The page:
When Kevin Rudd launched his parliamentary petition for a royal commission into the power of News Corporation in Australia, Opposition Leader Anthony Albanese declined to provide Labor’s support.
“It’s a bit like complaining about the referee in a footy game,” he said. “It might make you feel OK [but] it doesn’t change the outcome or change the result.”
Albanese’s uncannily accurate description is a rare example of a senior politician speaking truthfully, if inadvertently, in public about the media company that is the puppet master of our politics and governments.
Not only is News Corp Australia’s referee, that’s exactly how it sees its role. And, as Albanese confirmed, how powerful people like him see its dominant position in our democracy.
In 2015, as both a participant and observer, I wrote about how media power works in Australia. Five years on, despite all the upheavals in the journalism industry, almost nothing has changed.
The rules of engagement
The point about real power is that it does its own work, particularly among those who deal in power. Nobody in the power elite needs to be told … everybody understands; the fact of power is enough. If there’s a bull in the field, everybody steps carefully. The fear gives him access; the access gives him influence. Real power is passive.
Nick Davies, Hack Attack
Shayne Neumann learnt about real power the hard way. In August 2014, as Labor’s little-known federal opposition spokesman for Indigenous affairs, Neumann was one of many politicians who rolled up to the annual Indigenous Garma Festival in Arnhem Land. While on a panel discussing the Recognise movement for constitutional acknowledgment of Aboriginal people, Neumann decided to criticise coverage of the issue by News Corporation newspapers: “There’s too much power in the media controlled by one man who lives overseas.”
That was an interesting thing to say in a public forum, I said to him afterwards. It needed to be said, he responded. When I asked whether he was concerned about the political consequences of criticising News Corp in public, he seemed genuinely surprised by the question.
It took less than 24 hours for Neumann to realise the consequences. On its front page and in its leader column the next morning, The Australian turned its guns on him.
“Aboriginal leaders have described as disgraceful, divisive and ignorant an attack by Labor’s Indigenous affairs spokesman, Shayne Neumann, about coverage of reconciliation in The Australian and other newspapers owned by Rupert Murdoch,” the page one news story began. In an editorial, it advised opposition leader Bill Shorten to counsel Neumann over his anti-News Corp comments.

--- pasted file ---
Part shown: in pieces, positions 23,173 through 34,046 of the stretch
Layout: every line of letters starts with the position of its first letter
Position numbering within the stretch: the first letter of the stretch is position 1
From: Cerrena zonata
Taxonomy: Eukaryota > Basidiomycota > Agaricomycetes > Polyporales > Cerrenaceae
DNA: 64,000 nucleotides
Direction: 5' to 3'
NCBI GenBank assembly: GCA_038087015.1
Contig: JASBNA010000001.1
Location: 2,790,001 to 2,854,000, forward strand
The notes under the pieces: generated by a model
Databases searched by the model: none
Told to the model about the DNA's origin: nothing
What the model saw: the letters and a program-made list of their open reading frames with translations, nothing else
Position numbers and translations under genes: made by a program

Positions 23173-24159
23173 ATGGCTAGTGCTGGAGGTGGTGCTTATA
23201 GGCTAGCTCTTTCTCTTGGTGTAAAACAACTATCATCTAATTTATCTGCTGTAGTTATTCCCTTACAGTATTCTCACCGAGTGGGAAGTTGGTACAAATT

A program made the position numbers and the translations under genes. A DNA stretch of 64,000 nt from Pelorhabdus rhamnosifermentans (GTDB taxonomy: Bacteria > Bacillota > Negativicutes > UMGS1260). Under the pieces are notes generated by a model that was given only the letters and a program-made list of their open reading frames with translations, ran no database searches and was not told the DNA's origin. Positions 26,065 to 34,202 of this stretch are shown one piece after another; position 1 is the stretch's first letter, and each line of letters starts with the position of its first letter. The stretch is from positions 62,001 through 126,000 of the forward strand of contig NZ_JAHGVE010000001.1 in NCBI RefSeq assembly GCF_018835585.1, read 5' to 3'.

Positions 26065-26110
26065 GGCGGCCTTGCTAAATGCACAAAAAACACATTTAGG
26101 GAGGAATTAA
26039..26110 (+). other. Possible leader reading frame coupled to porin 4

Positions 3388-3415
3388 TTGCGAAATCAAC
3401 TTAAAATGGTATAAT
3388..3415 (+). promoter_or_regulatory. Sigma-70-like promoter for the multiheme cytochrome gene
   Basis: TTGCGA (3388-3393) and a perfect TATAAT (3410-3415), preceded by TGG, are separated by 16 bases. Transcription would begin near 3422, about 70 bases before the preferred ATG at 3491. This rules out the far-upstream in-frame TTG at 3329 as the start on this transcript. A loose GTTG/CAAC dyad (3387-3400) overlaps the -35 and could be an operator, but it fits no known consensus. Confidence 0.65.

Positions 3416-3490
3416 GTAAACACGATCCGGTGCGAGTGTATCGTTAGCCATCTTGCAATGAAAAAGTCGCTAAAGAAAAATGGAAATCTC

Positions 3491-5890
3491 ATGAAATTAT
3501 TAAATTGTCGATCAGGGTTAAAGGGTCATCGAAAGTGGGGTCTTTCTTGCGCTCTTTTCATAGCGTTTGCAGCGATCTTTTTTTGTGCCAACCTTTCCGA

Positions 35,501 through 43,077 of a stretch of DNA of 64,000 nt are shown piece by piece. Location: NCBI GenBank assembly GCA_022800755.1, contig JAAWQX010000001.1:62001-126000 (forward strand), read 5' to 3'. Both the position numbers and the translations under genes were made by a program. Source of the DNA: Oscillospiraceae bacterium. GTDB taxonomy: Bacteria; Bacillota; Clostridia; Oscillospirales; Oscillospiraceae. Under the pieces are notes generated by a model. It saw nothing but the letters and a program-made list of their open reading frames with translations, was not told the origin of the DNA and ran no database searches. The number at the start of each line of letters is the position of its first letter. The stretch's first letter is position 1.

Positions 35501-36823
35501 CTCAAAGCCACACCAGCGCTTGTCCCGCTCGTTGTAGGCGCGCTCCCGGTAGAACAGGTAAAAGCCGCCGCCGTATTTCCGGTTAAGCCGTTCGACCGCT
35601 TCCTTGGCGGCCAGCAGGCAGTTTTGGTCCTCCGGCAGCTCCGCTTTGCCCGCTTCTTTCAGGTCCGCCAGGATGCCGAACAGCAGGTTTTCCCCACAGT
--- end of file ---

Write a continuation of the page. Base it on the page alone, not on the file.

Neumann is a bit player in the broader choreography of media power in Australia. But his front-page dressing-down in the house organ of Australia’s dominant media empire sent a salutary message — to him and to other senior politicians who ignore the ground rules of political and media life in Australia at their peril.
Don’t overstep the mark. Pay obeisance to the permanent source of power. Apply appropriate filters to your decisions and public utterances. And it doesn’t hurt to be obsequious.
For any politician or public figure needing formal talking points on how to approach this subject, they were provided by no less than the prime minister just a few weeks before Neumann committed his Garma faux pas.
“No newspaper has more profoundly or more consistently shaped the intellectual life of our country,” cooed Tony Abbott at The Australian’s 50th birthday dinner. “No think tank, no institution, no university has so consistently and so successfully captured and refined the way we think about ourselves.”
And on its owner: “Rupert Murdoch may have become an American by necessity, but he’s always been an Australian by conviction. The Australian has borne his ideals, but not his fingerprints; it has been his gift to our nation.”
The measurement of power in a society is an amorphous and necessarily subjective concept. “News Corp is easily the most powerful political force in Australia — bigger than the major parties or the combined weight of the unions,” writes 30-year Labor strategist Bruce Hawker in The Rudd Rebellion, his recent book about the 2013 election.
I heard the same view expounded by a former Victorian cabinet minister at a small dinner in Melbourne in 2012 given for Justice Brian Leveson, whose judicial inquiry into the News Corp phone-hacking scandal uncovered more detail about abuse of media power in 17 months than Britain had encountered in 170 years. “The Herald Sun is by far the most powerful institution in this state,” the minister told the judge. “Far more powerful than the government.”